Indonesian graft court jails second Chevron manager

An Indonesian anti-corruption court Thursday jailed a second employee of the local subsidiary of US energy giant Chevron Corporation, in a case that has alarmed foreign investors.

The two Indonesian employees, one of whom was sentenced Wednesday, were each jailed for two years over a project to decontaminate 28 plots of land, which prosecutors argued was a fake project and had caused losses to the state.

On Thursday the court sentenced manager Endah Rumbiyanti for "failing to carry out her obligations", a lapse which it said unfairly benefited two contractors.

On Wednesday the same court sentenced another manager, Kukuh Kertasafari, for poor oversight of the project.

Defence lawyer Todung Mulya Lubis told AFP after the first verdict that they would appeal to a higher anti-corruption court and international arbitration was an option.

Prosecutors from the attorney-general's office argued that the two companies which were contracted to carry out the clean-up had no qualifications or permits.

They also said the land was never contaminated in any case, and the project had cost the state millions of dollars.

Chevron, the country's biggest crude oil producer, denies the accusations and said the clean-up project had been given government approval before it began.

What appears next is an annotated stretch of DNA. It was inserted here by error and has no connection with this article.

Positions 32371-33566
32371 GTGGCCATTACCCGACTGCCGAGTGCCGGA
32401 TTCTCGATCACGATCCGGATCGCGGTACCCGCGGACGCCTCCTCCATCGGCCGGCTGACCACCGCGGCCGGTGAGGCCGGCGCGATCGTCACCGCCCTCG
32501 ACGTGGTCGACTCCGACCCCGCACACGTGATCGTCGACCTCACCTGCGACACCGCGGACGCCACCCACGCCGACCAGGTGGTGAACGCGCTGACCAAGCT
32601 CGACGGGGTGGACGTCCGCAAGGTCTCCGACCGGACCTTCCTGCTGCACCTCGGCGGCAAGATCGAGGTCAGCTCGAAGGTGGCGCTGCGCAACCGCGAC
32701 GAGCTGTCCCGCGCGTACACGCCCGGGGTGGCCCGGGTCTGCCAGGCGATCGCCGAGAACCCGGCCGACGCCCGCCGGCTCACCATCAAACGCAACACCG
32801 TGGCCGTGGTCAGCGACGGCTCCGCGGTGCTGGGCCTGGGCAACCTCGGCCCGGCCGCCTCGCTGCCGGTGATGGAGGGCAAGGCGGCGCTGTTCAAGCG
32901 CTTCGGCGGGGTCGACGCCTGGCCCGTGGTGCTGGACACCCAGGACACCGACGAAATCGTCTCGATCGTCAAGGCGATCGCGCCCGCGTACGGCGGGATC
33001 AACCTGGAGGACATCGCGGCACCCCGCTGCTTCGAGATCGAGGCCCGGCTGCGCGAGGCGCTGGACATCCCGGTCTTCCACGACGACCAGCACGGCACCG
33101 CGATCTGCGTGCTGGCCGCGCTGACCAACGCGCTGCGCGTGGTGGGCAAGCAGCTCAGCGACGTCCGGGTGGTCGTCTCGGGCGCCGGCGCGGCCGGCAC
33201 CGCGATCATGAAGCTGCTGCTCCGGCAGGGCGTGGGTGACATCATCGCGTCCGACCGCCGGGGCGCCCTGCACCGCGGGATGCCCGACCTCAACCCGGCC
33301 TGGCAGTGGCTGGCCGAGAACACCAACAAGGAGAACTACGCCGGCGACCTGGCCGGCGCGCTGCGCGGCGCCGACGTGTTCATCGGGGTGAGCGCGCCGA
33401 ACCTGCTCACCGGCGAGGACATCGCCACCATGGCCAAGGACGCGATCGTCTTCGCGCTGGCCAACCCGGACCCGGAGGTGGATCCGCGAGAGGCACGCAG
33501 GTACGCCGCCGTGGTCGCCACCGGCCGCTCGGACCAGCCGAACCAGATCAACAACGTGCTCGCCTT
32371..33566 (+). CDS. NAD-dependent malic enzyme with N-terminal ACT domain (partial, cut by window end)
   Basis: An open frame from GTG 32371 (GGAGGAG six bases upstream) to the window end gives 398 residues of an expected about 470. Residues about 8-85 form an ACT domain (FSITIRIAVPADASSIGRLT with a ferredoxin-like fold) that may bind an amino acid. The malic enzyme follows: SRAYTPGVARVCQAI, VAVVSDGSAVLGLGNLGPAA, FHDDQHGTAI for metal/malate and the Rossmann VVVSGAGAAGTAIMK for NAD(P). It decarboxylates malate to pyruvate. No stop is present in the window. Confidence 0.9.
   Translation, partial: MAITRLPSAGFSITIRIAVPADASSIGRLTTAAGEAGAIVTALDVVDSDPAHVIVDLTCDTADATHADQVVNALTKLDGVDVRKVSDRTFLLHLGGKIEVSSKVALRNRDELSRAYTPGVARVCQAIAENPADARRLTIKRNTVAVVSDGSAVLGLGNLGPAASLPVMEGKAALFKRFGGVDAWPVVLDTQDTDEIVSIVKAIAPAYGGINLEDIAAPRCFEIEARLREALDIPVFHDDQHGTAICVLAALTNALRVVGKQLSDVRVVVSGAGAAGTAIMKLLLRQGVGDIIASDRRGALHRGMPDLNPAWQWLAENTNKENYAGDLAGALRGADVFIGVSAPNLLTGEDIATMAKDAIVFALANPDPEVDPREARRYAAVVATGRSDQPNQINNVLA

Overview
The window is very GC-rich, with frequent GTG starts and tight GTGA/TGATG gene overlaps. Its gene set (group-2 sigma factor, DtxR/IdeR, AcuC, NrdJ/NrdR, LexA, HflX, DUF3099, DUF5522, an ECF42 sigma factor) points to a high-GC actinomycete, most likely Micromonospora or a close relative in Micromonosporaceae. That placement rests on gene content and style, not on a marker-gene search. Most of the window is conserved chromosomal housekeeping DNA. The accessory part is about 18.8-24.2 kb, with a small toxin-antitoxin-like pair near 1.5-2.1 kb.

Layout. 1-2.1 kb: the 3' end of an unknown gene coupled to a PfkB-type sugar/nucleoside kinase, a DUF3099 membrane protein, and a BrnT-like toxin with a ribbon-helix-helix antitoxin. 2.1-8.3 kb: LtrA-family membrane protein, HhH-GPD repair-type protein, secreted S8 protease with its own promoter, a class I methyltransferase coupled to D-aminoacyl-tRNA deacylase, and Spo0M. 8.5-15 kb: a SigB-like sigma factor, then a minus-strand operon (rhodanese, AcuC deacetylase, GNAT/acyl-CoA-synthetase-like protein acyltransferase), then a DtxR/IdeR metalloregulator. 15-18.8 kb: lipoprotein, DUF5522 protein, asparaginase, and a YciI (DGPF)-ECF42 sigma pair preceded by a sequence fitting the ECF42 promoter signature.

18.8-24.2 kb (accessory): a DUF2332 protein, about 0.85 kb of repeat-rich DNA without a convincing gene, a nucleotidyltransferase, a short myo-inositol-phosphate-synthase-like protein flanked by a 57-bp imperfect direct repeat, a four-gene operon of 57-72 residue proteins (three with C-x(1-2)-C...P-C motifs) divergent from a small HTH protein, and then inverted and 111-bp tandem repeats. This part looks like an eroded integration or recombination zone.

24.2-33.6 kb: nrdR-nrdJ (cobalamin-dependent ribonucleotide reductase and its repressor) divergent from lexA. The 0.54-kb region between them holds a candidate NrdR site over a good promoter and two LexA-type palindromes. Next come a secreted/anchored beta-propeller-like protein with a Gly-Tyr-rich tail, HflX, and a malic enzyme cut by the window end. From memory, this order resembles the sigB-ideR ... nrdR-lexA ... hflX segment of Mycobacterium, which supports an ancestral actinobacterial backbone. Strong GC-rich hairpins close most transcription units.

Another lawyer for Chevron, Maqdir Ismail, said Thursday's decision "defies logic" and the trial was intended "to punish, not to find justice".

Directors of the two contractors have already been jailed and two other Chevron employees are awaiting verdicts, with one of them expected Friday.

Lubis said the clean-up project was part of a production-sharing contract (PSC) with the government, under which breaches should not be treated criminally and should be settled out of court.

It is highly unusual for the attorney general's office to intervene in such agreements.

The case has sparked concern among foreign energy companies and investors, who have battled fast-changing industry regulations and legal uncertainty in recent years.

Analysts fear it could scare off much-need investment in the oil sector after the country slipped from being a net exporter to a net importer.

The president-director of French oil company Total E&P's Indonesian operation said the court decision was worrying for foreign companies who share profits with the country under PSCs.

"Under the PSC and so on, people can be criminalised and go to jail, so this is a very big concern to the industry," Elisabeth Proust told AFP.

She said it was a misinterpretation that PSC projects could cause losses to the state, since they were funded by private investors.

"The only thing that we expect is more certainty from the government, more certainty from the legal and judicial system," Proust said.